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Ian Storey as Tristan and Jayne Casselman as Isolde [Photo by Patrizia Lanna courtesy of Teatro Carlo Felice]
15 May 2010

Tristan und Isolde in Genoa

Tristan has been a fairly frequent visitor in Genoa over the past sixty years (post WW II). Tullio Serafin conducted the Isolde of Maria Callas there in 1948.

Richard Wagner: Tristan und Isolde

Tristan: Ian Storey; König Marke: Frode Olsen (Apr. 13, 16, 18) / Andrzej Saciuk (Apr. 28, 30 0; Isolde: Jayne Casselman (Apr. 13, 16, 18 ) / Elaine McKrill (Apr. 28, 30); Kurwenal: Jukka Rasilainen; Melot: Roberto Accurso; Brangäne: Hermine May (Apr. 18) / Monika Waeckerle (Apr. 28); A sailor: Antonio Poli; A steersman: Alessandro Battiato. Orchestra and Chorus of Teatro Carlo Felice. Conductor: Gianluigi Gelmetti. Stage Director: Gianluigi Gelmetti. Set Design: Maurizio Balò. Assistant Director: Eleonora Paterniti. Moviment: Daniela Biava. Lighting: Luciano Novelli.

Above: Ian Storey as Tristan and Jayne Casselman as Isolde

All photos by Patrizia Lanna courtesy of Teatro Carlo Felice


But not in La Superba’s famed old, bombed out Teatro Carlo Felice but in its post-war movie palace turned verismo temple, the famed Teatro Grattacielo. Since then Wagner’s love story has found its way into the Genovese repertory once each decade (except the ‘70‘s) and always in the hands of Viennese schooled conductors.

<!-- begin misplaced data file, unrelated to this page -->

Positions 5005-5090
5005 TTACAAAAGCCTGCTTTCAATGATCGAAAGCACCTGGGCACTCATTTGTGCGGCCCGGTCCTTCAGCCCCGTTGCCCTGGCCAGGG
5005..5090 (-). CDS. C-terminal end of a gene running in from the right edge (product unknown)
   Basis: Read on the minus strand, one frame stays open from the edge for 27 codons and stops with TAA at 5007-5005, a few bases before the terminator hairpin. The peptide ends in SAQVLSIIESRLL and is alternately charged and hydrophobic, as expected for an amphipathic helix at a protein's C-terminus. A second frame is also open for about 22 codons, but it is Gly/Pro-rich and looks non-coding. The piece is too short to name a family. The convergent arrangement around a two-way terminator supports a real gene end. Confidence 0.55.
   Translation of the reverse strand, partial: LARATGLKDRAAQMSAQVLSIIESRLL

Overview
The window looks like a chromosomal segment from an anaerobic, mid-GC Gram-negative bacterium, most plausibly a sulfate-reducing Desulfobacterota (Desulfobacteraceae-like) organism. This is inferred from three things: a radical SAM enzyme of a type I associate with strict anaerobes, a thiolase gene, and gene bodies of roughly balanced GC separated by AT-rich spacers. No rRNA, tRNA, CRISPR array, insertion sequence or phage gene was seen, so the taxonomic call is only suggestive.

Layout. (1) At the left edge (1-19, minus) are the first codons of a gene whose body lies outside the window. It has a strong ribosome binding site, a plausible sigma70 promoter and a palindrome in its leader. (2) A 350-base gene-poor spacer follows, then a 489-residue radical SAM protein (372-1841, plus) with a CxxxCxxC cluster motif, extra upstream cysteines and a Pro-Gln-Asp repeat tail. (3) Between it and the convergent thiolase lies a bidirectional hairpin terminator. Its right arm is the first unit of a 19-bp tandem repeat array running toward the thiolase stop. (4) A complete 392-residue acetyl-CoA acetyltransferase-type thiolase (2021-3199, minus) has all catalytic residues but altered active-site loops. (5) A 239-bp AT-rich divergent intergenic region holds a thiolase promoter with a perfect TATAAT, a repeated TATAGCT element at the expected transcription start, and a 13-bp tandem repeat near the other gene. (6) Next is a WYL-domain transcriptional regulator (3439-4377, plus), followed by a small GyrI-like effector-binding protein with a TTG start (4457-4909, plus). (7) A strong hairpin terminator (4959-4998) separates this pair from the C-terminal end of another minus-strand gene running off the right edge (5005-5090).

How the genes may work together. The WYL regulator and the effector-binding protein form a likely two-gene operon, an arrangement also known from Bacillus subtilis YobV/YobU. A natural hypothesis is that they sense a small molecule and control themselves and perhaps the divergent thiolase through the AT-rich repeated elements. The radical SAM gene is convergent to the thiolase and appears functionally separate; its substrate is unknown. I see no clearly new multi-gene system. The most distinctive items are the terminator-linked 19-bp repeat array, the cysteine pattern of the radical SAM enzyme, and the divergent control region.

Until now, and barely in time for its once in-a-decade appearance, Genoa’s latest Tristan und Isolde is back in the hands of an Italian maestro, Gianluca Gelmetti, and back in the now bizarre post-modern decor of the reconstructed Carlo Felice.

Maestro Gelmetti’s Tristan (April 18) elevated Wagnerian music drama to pure melodramma, amplifying Wagner’s subtle, insidious musical continuum into a powerful voice that roared and whispered, grunted and snorted and joyously sang out this tale of love. The Wagnerian complexities were turned into pure emotional punch, bringing us forever to the edge, never of resolution but always of explosion. And like in real verismo there was a sudden, earth shattering blow, and release — the death of Tristan!

For this Italian maestro the northern shores of Cornwall (Cornovaglia in the supertitles) and the hull a Nordic ship were Tristan’s Isle of Circe where love seduces and ultimately destroys men. The maestro’s third act English horn (prominently seated just out of sight on the side of the stage apron) urgently sang out the Siren’s call, and a young boy stirred in the early morning light already magically drawn to her call. In the midst of Tristan’s delirium a Siren (a beautiful young woman in a white art nouveau gown) materialized in the upstage darkness, mimicking the now outrightly delirious English horn, bringing Tristan to climax and death. At Tristan’s release was the sudden coup de theatre — muscular, semi-nude young men materialized in the surreal shadow of the upstage black miming battle, the primal male force sacrificed to love by Tristan!